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Publication numberUS5035710 A
Publication typeGrant
Application numberUS 07/308,533
Publication dateJul 30, 1991
Filing dateFeb 10, 1989
Priority dateFeb 12, 1988
Fee statusLapsed
Also published asDE68920167D1, DE68920167T2, EP0328117A2, EP0328117A3, EP0328117B1, US5091121
Publication number07308533, 308533, US 5035710 A, US 5035710A, US-A-5035710, US5035710 A, US5035710A
InventorsKazuhiko Nakada, Akihiro Yasuda, Makoto Ichikawa
Original AssigneeMenicon Co., Ltd.
Export CitationBiBTeX, EndNote, RefMan
External Links: USPTO, USPTO Assignment, Espacenet
Balloon for an intraocular lens and processes for its production
US 5035710 A
Abstract
A balloon for an intraocular lens, which is a unitary elastic hollow body made of an elastomer and having a convex lenticular shape without projections along its circumference, which gives, when inserted in a lens capsule, a configuration corresponding substantially to the shape of the lens capsule, said hollow body having a wall thickness of from 0.001 to 0.1 mm at its optical portion and a diameter of from 6 to 13 mm, and capable of being inflated in the lens capsule to form an intraocular lens when a light transmitting injection material is injected into the hollow body.
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Claims(4)
We claim:
1. A balloon for an intraocular lens capable of being inflated in a lens capsule to form an intraocular lens when a light transmitting injection material is injected into the balloon, which provides when inserted into the lens capsule a configuration corresponding substantially to the shape of the lens capsule, comprising:
a unitary elastic hollow body made of an elastomer and having a convex lenticular shape without projections along its circumference, said hollow body having a wall thickness of from 0.001 to 0.1 mm at its light transmitting central portion and a diameter of from 6 to 13 mm;
an inlet disposed on said hollow body providing an inlet for the injection of said injection material; and
an outlet disposed on said hollow body for discharging gas from said hollow body while said injection material is being injected into said hollow body;
wherein the inlet and the outlet are constituted by two pathways formed in one tube.
2. A balloon for an intraocular lens capable of being inflated in a lens capsule to form an intraocular lens when a light transmitting injection material is injected into the balloon which provides when inserted into the lens capsule a configuration corresponding substantially to the shape of the lens capsule, comprising:
a unitary elastic hollow body made of an elastomer and having a convex lenticular shape without projections along its circumference, said hollow body having a wall thickness of from 0.001 to 0.1 mm at its light transmitting central portion and a diameter of from 6 to 13 mm;
an inlet disposed on said hollow body providing an inlet for the injection of said injection material; and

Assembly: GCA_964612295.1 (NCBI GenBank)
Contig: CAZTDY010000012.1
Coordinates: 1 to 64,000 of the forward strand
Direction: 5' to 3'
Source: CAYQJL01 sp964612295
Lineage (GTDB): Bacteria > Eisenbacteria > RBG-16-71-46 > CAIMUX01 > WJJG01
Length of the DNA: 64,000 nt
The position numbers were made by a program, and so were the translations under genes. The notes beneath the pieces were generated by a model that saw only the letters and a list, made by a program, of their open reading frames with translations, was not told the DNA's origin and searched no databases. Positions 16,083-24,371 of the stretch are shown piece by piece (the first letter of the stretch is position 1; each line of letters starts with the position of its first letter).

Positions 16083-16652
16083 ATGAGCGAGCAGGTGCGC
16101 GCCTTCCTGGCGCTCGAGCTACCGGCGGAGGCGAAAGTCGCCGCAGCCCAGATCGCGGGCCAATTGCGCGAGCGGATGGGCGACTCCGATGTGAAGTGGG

an outlet disposed on said hollow body for discharging gas from said hollow body while said injection material is being injected into said hollow body;
wherein the hollow body has a tube having an inner diameter larger than the outer diameter of a catheter and provided therein with a supporting portion for holding the catheter which is inserted in the tube and held by the supporting portion, and said inlet is constituted by the catheter and said outlet is constituted by the space between the outer surface of the catheter and the inner wall of the tube.
3. A balloon for an intraocular lens capable of being inflated in a lens capsule to form an intraocular lens when a light transmitting injection material is injected into the balloon, which provides when inserted into the lens capsule a configuration corresponding substantially to the shape of the lens capsule, comprising:
a unitary elastic hollow body made of an elastomer and having a convex lenticular shape without projections along its circumference, said hollow body having a wall thickness of from 0.001 to 0.1 mm at its light transmitting central portion and a diameter of from 6 to 13 mm;
an inlet disposed on said hollow body providing an inlet for the injection of said injection material; and
an outlet disposed on said hollow body for discharging gas from said hollow body;
wherein the inlet and the outlet are constituted by two pathways formed in one tube.
4. A balloon for an intraocular lens capable of being inflated in a lens capsule to form an intraocular lens when a light transmitting injection material is injected into the balloon, which provides when inserted into the lens capsule a configuration corresponding substantially to the shape of the lens capsule, comprising:
a unitary elastic hollow body made of an elastomer and having a convex lenticular shape without projections along its circumference, said hollow body having a wall thickness of from 0.001 to 0.1 mm at its light transmitting central portion and a diameter of from 6 to 13 mm;
an inlet disposed on said hollow body providing an inlet for the injection of said injection material; and
an outlet disposed on said hollow body for discharging gas from said hollow body;